It is fair to say that most people continue to equate the terms "alternative" and "energy" with expensive, unreliable and plain unpractical. This naturally leads a majority of people to view alternative energy investing as a high-risk play on some unproven technology with an uncertain probability of success.
It’s also fair to say that most people don’t typically associate value investing and, by extension, Warren Buffett, with alternative energy. Yet after finishing to read the 2008 edition of his annual letter to Berkshire Hathaway’s shareholders, I couldn’t help but think that there were a couple of interesting nuggets (I know, I’m a week late).
A Few Classic Buffett Quotes
Although they have nothing to do with alternative energy, I couldn’t help but include the few quotes below:
- On the markets: "By yearend , investors of all stripes were bloodied and confused, much as if they were small birds that had strayed into a badminton game."
- On the economy: "By the fourth quarter , the credit crisis, coupled with tumbling home and stock prices, had produced a paralyzing fear that engulfed the country. A freefall in business activity ensued, accelerating at a pace that I have never before witnessed." [Italics mine]
- On markets and the economy: "We’re certain, for example, that the economy will be in shambles throughout 2009 – and, for that matter, probably well beyond – but that conclusion does not tell us whether the stock market will rise or fall."
- On investor psychology: "When investing, pessimism is your friend, euphoria the enemy."
- On acquisition opportunities at the GEICO unit: "[…] Tony and I feel like two mosquitoes in a nudist camp. Juicy targets are everywhere." [This is my personal favorite]
Warren Buffett On Alt (and not so alt) Energy
Berkshire’s Regulated Utility business owns 87.4% of MidAmerican Energy Holdings which, in turn, owns a number of power and gas utilities. Buffett mentions he loves it when this business comes up with new projects "because in this capital-intensive business these ventures are often large. Such projects offer Berkshire the opportunity to put out substantial sums at decent returns."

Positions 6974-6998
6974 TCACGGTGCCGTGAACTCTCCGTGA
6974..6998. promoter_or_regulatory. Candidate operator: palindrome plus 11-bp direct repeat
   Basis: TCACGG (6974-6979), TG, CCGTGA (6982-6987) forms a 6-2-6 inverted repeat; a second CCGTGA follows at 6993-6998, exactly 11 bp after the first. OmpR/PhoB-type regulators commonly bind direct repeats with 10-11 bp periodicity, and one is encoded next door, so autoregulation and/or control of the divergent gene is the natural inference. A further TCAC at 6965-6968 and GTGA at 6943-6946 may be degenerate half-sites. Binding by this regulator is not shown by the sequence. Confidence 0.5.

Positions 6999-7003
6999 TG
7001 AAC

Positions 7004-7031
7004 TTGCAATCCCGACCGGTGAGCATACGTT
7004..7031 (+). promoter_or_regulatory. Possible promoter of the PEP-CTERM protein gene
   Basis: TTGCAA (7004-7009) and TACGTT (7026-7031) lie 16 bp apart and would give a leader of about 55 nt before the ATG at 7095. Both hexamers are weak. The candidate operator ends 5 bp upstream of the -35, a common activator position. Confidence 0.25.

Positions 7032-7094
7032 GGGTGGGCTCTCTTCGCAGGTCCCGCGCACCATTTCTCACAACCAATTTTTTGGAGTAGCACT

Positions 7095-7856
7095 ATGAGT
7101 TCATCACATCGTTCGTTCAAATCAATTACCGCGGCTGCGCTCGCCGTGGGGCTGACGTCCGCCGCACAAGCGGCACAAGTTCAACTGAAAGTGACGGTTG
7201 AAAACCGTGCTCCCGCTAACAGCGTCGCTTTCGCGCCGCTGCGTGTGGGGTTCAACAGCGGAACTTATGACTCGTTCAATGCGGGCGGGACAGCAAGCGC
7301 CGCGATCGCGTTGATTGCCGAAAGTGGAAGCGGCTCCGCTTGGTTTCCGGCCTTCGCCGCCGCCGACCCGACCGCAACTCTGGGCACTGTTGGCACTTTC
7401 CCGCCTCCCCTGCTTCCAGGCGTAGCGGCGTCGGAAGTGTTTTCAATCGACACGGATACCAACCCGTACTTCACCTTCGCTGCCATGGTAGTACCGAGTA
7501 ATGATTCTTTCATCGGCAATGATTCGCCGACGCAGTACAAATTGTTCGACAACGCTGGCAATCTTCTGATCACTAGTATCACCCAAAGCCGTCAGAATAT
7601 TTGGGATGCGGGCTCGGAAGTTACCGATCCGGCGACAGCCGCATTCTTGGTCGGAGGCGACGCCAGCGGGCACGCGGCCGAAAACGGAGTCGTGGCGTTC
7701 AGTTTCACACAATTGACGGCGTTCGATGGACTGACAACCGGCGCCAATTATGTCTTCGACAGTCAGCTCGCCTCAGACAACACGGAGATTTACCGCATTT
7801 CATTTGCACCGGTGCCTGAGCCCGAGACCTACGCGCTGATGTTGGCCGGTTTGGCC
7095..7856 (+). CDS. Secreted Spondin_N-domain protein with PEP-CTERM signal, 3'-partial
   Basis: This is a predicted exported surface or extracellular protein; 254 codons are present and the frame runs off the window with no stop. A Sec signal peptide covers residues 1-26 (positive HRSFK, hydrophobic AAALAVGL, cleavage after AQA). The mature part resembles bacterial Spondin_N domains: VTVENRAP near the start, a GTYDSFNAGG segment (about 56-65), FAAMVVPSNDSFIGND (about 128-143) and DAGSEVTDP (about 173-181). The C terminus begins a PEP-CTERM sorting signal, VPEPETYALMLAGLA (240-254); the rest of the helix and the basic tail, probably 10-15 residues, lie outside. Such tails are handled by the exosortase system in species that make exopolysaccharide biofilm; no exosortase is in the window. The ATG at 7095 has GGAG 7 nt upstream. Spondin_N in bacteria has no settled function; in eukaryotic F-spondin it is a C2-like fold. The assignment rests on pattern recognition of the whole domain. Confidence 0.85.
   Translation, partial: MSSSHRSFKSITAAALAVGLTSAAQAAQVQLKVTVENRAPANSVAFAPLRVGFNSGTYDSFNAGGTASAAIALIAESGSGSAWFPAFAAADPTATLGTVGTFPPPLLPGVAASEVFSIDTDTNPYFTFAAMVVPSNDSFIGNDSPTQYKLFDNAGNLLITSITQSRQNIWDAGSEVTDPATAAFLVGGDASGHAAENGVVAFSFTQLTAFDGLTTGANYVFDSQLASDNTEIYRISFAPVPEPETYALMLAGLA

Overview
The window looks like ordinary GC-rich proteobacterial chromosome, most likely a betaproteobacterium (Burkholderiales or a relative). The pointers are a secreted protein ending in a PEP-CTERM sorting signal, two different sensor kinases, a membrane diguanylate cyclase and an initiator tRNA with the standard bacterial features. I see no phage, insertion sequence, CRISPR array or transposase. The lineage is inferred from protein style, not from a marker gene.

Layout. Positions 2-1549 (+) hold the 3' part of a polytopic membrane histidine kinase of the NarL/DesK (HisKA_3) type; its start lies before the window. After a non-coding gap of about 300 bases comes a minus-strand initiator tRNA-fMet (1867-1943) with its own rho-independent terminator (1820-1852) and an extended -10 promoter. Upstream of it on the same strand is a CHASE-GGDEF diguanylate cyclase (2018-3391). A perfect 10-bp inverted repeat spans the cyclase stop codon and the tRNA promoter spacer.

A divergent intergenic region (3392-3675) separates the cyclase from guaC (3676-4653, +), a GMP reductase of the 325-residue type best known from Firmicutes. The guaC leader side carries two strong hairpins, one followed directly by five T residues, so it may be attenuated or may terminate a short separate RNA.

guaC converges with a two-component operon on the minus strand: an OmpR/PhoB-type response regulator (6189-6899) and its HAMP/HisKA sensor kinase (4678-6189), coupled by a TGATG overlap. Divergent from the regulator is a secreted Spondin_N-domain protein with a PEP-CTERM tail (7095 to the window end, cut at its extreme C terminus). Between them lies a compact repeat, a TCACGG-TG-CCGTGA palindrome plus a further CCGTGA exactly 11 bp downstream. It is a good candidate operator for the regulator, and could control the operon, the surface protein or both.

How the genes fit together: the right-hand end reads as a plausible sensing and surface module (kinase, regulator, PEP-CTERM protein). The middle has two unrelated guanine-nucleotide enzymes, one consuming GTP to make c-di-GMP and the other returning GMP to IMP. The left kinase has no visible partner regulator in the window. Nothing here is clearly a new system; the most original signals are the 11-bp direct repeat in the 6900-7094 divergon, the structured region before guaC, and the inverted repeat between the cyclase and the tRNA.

And it so happens that many of these new projects have been in wind power. Buffett notes that MidAmerican’s investments in wind capacity have made "Iowa number one among all states in the percentage of its generation capacity that comes from wind."
He further notes that since Berkshire purchased MidAmerican, "wind-based facilities have grown from zero to almost 20% of total capacity." When MidAmerican bought out PacifiCorp in 2006, installed wind capacity was expanded from 33 MW to 794 MW, a nearly 500% expansion.
In 2008 alone, the Oracle tells us, MidAmerican spent $1.8 billion on wind generation. Assuming a cost per installed MW of $2.5 million, that’s about 720 MW – not bad for an energy source that’s expensive, unreliable and unpractical. And so where has MidAmerican gone under Berkshire ownership? It has become the regulated utility with the largest ownership of wind capacity in the US.
Keep in mind that all this investment activity most likely had to be approved by Buffett, and that he is no "flavor of the month" guy – if the economics made no sense there would be no Berkshire money going into wind. The exact nature of their thinking on wind (i.e. is it a play on the PTC?) is unknown, but their actions certainly indicate a strong interest.
Buffett identifies one of his biggest investment mistakes of 2008 as buying ConocoPhillips when oil and gas prices were still high. He "in no way anticipated the dramatic fall in energy prices that occurred in the last half of the year." But he makes this prediction: "I still believe the odds are good that oil sells far higher in the future than the current $40-50 price."
Not much of a prediction huh? This is someone who thinks the following of forecasts: "But neither Charlie Munger, my partner in running Berkshire, nor I can predict the winning and loosing years [in equity markets] in advance. (In our usual opinionated view, we don’t think anyone else can either.)"
Of course he would never say how much higher, nor does he need to for people to find him credible. But given Buffett’s typical time horizons (i.e. decades), it’s probably fair to assume that he sees what many of us alt energy investors do: a fundamental and, in the long run, unbridgeable (at a reasonable cost) gap between supply and demand for oil.
This doesn’t leave us with much in terms of concrete investment ideas. However, it does confirm that some of the trends upon which the alt energy investment thesis is based are occurring, and that they are being picked up by some of the sharpest investing minds out there.